There are four scents, each capturing a different human feeling:
Scent a: Passion and desire. Sex and lust. Raw and physical.
Scent b: Perfect, sublime love. An interior emotion.
Scent c: Excitement and fear. Adrenaline, exhilaration and thrill.
Scent d: Elegant and dignified. Stormy yet still.”
Of course there are many other students the world over tackling the same brief, but as Kirsten took the initiative to approach me, she’s the “horse” I am backing who gets my help!
And following her initial desk research, Kirsten’s take so far on the brand values of the company is as follows:
"So far I have discovered that L’Artisan is a French niche perfume house that produces unique fragrances by mixing contradictory scents together. They are inspired by Grasse and nature. They refer to Grasse as a place that is ‘alive with fleeting emotions’ (definitely something there!). They also believe that making fragrance requires poetry, art, humour and stylish ingenuity. The brand has a kind of outlandish feel to it and they believe that their scents evoke emotions and memories that are extremely personal."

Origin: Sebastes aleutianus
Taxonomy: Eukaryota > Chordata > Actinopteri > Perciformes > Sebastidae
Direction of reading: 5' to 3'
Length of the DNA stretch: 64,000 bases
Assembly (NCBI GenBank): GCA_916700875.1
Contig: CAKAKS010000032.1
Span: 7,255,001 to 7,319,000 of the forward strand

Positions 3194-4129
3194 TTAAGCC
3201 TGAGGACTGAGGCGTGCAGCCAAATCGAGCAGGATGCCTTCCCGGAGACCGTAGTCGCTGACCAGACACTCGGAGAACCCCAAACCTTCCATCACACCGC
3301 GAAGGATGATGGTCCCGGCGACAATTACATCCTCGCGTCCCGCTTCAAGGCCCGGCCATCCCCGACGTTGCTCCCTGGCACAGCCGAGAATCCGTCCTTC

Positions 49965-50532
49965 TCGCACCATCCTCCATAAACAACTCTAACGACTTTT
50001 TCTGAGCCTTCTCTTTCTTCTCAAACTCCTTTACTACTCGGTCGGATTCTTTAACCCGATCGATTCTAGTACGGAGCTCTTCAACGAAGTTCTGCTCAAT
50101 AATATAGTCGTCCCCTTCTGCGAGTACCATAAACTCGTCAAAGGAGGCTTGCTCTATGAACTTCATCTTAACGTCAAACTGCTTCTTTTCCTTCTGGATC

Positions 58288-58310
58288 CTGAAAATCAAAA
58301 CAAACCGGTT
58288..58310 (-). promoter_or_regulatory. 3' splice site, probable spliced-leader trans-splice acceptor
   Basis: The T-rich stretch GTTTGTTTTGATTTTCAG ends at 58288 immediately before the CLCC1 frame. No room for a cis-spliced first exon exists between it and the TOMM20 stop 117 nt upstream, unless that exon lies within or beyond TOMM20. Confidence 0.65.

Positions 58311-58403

I wouldn't quibble with any of that, especially the term "outlandish". Or maybe I would be more inclined to say "quirky". On the L'Artisan website, there is actually a category of perfumes called "Les Insolites", or the "Unusual / Strange ones". Yes, Dzing!, Fou Absinthe, Dzongkha and Timbuktu strike me as being towards the odder and abstract end of the spectrum, while the likes of Premier Figuier, Mimosa pour Moi and Fleur d'Oranger are more accessible and representational in style. And that very broad brush distinction may have a lot to do with the different artistic styles of the various perfumers, such as Bertrand Duchaufour, Anne Flipo and Olivia Giacobetti.
Coincidentally, I received a mailshot from Luckyscent only the other day, offering sample packs featuring L’Artisan’s “Ten Most Loved (and Legendary) Scents”, though in whose eyes is not clear to me – Luckyscent themselves, L’Artisan? I imagine the latter. And what is the basis of either of the terms “loved” and “legendary”? Most talked about? Biggest sellers?